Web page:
When it comes to canceling a trip altogether due to the weather, hotels and airlines try to be accommodating. Hotels generally allow cancellation 72 hours in advance with no penalty but may allow you to cancel closer to your arrival date if a major storm is predicted.

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Most Marriott hotels, for example, allow cancellation until 6 p.m. the day of arrival, with the exception of some of the chain's resorts.

Airlines will typically allow you to change your plans free of charge in extreme circumstances, as when a hurricane is declared headed for your destination.

But can you get your money back once the vacation has already begun and you find yourself stuck in your hotel room instead of lounging on the beach? That depends, to a large extent, on how severe the weather is and where you are staying.

During Hurricane Wilma last year, Club Med had to evacuate its Cancun guests, flying them home early and issuing credits to be used at a later date. In Florida, however, Club Med guests spent the storm indoors — eating, drinking and taking part in activities — and also received credits good for another stay at the resort.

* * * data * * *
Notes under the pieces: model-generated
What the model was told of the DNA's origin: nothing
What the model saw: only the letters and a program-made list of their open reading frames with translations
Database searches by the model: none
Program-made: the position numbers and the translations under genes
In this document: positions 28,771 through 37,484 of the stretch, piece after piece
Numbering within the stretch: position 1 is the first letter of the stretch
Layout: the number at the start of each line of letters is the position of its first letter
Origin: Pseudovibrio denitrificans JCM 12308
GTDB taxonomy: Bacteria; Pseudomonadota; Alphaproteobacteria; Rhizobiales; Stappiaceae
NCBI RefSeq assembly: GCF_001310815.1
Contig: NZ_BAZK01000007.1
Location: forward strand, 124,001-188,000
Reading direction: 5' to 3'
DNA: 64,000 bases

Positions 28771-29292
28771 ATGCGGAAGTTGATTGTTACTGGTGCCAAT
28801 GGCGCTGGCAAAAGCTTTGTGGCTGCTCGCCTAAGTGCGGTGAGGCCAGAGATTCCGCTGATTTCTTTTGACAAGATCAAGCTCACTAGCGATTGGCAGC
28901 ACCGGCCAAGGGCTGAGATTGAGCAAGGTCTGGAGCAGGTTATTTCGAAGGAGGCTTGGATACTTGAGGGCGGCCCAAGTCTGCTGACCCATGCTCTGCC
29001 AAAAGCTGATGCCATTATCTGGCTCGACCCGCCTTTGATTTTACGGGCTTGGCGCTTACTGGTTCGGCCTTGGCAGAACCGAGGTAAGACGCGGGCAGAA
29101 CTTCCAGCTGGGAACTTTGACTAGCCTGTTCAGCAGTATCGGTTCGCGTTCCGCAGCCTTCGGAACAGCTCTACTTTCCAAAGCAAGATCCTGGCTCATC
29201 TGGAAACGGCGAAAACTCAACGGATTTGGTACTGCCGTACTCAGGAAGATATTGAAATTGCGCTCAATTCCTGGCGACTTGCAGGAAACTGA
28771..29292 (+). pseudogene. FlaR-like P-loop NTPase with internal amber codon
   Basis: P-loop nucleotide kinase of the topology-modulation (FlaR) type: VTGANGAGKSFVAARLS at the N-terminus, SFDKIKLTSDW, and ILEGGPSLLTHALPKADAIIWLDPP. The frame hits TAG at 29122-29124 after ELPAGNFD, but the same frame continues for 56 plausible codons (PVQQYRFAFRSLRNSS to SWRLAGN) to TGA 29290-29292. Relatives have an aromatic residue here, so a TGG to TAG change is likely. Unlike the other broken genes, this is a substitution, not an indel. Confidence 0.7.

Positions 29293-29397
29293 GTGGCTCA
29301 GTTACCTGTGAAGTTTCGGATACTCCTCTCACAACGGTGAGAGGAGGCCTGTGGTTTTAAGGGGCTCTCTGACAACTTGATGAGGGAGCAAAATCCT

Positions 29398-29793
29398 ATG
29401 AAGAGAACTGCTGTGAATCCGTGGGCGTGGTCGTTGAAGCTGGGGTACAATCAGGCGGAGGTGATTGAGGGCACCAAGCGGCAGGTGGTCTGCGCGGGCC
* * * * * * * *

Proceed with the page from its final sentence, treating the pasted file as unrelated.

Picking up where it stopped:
A Hyatt spokesman says common sense, not a sweeping policy, dictates how the resort chain accommodates guests who cut their trip short.

Travel insurance policies are generally cheap but not all cover every likely occurrence. Make sure you get trip cancellation and interruption coverage up to the amount you're spending and read the policy to see what events are included. Most cover inclement weather that causes air, land and sea travel to be canceled or delayed and will reimburse you for expenses you incur from a missed flight and the like.

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